Murderer convicted of killing Shrewsbury woman refused parole

A parole board has decided a man convicted of killing a county rose-grower will remain behind bars.

Andrew Harold George has been refused parole.
Andrew Harold George has been refused parole.

Anti-nuclear campaigner Hilda Murrell died after being sexually assaulted and stabbed in 1984.

Hilda Murrell

Her murder remained unsolved for 21 years, until builder's labourer Andrew George was convicted of killing the 78-year-old, whose body was found in a copse in the shadow of Haughmond Hill, three days after being abducted from her home.

In 2005 George, who was then 37, was given a life sentence for his crimes, and was told it would be at least 15 years before he could be considered for parole.

He had admitted being present at Miss Murrell's home as a 16-year-old, but had insisted he was not responsible for killing her.

Police search the garden of the home of Hilda Murrell, 1984.

It has now been revealed that the parole board held a hearing to consider whether George should be eligible for release – or moved to an open prison.

Listing its findings the board said that while George's behaviour in prison had "been better recently", no witnesses could support his release.

A report said: "Evidence was presented at the hearing regarding Mr George’s progress and custodial conduct during this sentence.

"His behaviour had been better recently and witnesses spoke about his much improved stability.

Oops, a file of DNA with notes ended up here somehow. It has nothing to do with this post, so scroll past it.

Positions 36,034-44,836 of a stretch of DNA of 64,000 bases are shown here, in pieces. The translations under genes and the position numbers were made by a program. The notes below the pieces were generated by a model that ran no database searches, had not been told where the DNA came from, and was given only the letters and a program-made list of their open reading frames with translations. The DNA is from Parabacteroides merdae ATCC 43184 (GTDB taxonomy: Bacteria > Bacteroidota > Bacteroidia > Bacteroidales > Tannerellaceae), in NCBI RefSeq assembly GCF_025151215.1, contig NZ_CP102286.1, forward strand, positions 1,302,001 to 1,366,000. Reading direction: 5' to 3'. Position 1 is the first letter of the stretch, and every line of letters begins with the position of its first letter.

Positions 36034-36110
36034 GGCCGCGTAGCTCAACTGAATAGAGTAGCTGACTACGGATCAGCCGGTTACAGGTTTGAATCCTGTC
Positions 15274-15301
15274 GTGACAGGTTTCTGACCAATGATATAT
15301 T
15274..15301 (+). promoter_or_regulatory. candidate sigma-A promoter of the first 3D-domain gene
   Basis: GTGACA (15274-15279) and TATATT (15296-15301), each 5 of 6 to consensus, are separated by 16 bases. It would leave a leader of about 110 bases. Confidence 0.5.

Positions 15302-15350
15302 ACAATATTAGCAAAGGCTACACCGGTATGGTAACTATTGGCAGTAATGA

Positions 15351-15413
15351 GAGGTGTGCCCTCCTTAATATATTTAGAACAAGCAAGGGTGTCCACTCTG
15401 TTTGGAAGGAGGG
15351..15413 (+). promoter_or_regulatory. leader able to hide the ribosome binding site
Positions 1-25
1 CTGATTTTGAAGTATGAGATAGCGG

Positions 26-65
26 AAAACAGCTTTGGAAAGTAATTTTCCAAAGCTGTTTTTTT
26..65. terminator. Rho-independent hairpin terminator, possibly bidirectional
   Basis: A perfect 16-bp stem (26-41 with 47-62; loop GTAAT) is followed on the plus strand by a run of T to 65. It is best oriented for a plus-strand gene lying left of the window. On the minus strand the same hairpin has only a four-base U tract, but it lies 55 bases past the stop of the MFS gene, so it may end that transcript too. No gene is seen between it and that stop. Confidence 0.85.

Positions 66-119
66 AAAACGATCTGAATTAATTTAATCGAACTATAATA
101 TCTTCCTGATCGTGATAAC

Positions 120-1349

"Mr George had undertaken accredited programmes to address decision making, sex offending, and better ways of thinking.

"None of the witnesses could support his release or his progression to open conditions at this point, but specialised prison regimes and therapies could be available as a next step."

The board concluded that the level of risk posed by George meant he could not be transferred to open prison.

It said: "After considering the circumstances of his offending, the progress made while in custody and the evidence presented at the hearing, the panel was not satisfied that Mr George was suitable for release.

"Nor did the panel recommend to the Secretary of State that Mr George should be transferred to open prison.

"Given that areas of treatment and therapy were likely to be needed, the panel considered that Mr George was appropriately located in custody where outstanding levels of risk could be addressed.

"He was assessed as not meeting the criteria for recommending transfer to open prison at this stage."

The panel said George "will be eligible for another parole review in due course".

The review was George's second since his conviction.

Most Read

Most Read

Sorry, we are not accepting comments on this article.

Top Stories

More from the Shropshire Star

UK & International News